IN HOLDEN'S MEMORY PARENTS HELPING KIDS LIKE THEIR SON.
GLENDALE - He was a little boy with a rhythmic-sounding name who left behind a trainload of memories.
He liked to paint with watercolors, and he liked the yellow Teletubby, Laa-Laa. He liked to sing the song that asks the rain to go away and come again another day, and he liked to wave his arms to music as he danced.
But most of all, Holden Kai Halili Bikichky liked to ride the train at Travel Town, the one with the word ``Courage'' painted on its side, that chugs over wooden bridges and around the pony rides at Griffith Park.
``He would always want to come here after we left Childrens Hospital,'' said Holden's grandmother, Carmen Halili, during a recent visit to Travel Town. ``We brought him here for the last time two days before he died.''
Holden was just 2 when he died in May of hepatoblastoma, a rare childhood liver cancer.
In their son's memory, his parents, Caroline Halili and Andrew Bikichky of Glendale, have established Holden's Hope Train, to raise awareness about hepatoblastoma and help other parents, who like them, will spend many hours at Childrens Hospital Los Angeles.
His parents hope to raise about $12,000 through an Internet auction on eBay, planned Nov. 14-23. Proceeds will help buy laptop computers to be used by patients and their families who visit the cancer and blood disease units at Childrens Hospital.
Items up for sale include tickets to Southern California theme parks and gift certificates to spas and restaurants. Closer to the auction, bidders can sign onto eBay.com, look under the categories listing and find Holden's Hope Train under charities and live auctions.
``Part of it is to raise awareness of childhood cancer,'' Halili said. ``Many people don't know much about it.''
Holden had been diagnosed with cancer just after Sept. 11, 2001, his parents said.
``We were sitting in the radiology unit, watching those planes hit the towers, and we thought nothing could be as bad as that,'' Halili said. ``We couldn't even cry when we found out about Holden because we had already cried for the whole world.''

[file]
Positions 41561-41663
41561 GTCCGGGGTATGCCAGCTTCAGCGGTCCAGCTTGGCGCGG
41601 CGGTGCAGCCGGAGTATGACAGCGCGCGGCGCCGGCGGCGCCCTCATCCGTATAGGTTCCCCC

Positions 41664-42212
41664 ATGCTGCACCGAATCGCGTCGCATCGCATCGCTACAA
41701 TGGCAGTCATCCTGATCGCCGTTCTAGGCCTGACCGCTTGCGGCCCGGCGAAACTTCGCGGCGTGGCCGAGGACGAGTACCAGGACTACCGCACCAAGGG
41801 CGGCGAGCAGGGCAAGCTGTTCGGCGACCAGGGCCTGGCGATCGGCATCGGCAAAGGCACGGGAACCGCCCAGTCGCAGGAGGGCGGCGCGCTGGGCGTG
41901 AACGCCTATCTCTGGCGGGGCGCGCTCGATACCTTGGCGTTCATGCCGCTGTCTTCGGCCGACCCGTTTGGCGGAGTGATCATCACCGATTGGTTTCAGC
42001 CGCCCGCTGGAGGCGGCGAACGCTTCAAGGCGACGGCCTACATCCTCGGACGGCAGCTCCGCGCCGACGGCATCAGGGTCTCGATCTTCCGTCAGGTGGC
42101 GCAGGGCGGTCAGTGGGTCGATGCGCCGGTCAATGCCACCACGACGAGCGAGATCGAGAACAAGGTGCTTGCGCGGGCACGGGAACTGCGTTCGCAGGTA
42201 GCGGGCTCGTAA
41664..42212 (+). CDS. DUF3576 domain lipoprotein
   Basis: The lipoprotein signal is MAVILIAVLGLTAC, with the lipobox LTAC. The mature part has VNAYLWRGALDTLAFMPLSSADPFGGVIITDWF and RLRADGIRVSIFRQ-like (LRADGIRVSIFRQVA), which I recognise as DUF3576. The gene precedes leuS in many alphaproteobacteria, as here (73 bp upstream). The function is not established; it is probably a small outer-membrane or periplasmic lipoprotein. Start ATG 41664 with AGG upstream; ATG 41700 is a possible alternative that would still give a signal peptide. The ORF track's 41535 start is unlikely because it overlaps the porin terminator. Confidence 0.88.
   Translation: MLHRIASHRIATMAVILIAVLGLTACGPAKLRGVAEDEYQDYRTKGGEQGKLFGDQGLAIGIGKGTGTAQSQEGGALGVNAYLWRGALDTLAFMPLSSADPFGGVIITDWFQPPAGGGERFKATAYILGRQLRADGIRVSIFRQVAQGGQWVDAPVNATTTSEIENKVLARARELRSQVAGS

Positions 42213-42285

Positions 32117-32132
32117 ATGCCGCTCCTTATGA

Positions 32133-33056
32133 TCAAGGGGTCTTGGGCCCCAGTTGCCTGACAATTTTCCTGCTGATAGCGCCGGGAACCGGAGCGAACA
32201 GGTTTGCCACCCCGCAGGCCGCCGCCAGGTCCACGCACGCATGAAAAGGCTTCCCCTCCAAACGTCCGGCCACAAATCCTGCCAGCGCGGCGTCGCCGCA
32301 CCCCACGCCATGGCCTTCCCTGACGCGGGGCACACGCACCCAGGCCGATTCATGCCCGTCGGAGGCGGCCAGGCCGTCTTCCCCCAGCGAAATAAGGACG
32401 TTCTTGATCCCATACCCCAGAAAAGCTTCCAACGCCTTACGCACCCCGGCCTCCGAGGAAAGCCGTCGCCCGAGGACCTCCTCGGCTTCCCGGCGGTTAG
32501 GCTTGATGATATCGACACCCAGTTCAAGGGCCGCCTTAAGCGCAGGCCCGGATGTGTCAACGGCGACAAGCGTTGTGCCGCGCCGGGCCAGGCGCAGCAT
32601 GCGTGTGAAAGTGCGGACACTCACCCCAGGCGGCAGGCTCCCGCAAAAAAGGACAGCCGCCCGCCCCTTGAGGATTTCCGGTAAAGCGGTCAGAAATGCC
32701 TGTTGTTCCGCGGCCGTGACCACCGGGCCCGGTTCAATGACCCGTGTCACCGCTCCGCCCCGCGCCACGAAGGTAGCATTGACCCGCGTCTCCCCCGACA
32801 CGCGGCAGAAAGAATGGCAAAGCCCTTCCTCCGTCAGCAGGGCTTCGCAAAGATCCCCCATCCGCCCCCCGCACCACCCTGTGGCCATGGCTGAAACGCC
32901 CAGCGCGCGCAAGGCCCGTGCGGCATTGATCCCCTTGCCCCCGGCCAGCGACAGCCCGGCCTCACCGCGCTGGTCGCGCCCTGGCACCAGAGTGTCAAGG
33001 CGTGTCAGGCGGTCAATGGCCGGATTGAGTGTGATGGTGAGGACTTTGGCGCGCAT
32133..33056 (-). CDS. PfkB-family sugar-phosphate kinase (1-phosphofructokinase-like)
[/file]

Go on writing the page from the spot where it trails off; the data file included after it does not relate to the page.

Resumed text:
According to the National Childrens Cancer Foundation, hepatoblastoma makes up less than 1 percent of all childhood cancer cases. It usually occurs in boys and 90 percent of the time in children 5 years old or younger. An estimated 67 percent of children are treated successfully, and the survival rate is high, with chemotherapy used in most cases.
But because the disease is rare and relatively curable, there are few studies or research conducted on it, Halili said.
One way Halili and Bikichky learned about hepatoblastoma was through the Internet. They found support through Web sites and contacted other families with children suffering from it.
Parents who visit Childrens Hospital will be able to request a laptop computer from the nurses' station and surf the Web for information.
``Childrens Hospital is blessed to have many generous and thoughtful friends and donors,'' said Claudia Looney, senior vice president for development at the hospital.
``Oftentimes those friends and donors are grateful families who know firsthand how crucial our patient care programs are,'' Looney said. ``We are very grateful that Caroline and Andrew have chosen to assist us in this special way, and in doing so have joined with others to lend their support to help our critically sick and injured children.''
If the auction goes well, the couple also hopes to establish other programs at the hospital, including free family portraits and maybe even a way to help parents pay for long-term parking.
It's also their way of thanking the hospital and staff ``of angels'' for taking care of Holden, they said.
``We just want to add to the quality of life for the other parents,'' Bikichky said. ``We're not spending our energy fighting for Holden any more, so we'd rather spend that energy helping someone else.''
Susan Abram, (818) 546-3304
HOW TO HELP
--A fund has been created in memory of Holden Kai Halili Bikichky to raise money for computers at Childrens Hospital and for research for hepatoblastoma. Send checks to: Childrens Hospital Los Angeles, Attn: Bethany Taylor, 4650 Sunset Blvd., MS29, Los Angeles, CA 90027.
Caroline Halili and Andrew Bikichky holds a photo of their son, Holden, near a train ride, his favorite, at Travel Town in Griffith Park. Holden died three months ago from a rare form of cancer, spurring the couple to form a charity to help other victims at Childrens Hospital Los Angeles.
Andy Holzman/Staff Photographer
HOW TO HELP (see text)
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|Publication:||Daily News (Los Angeles, CA)|
|Date:||Sep 14, 2003|
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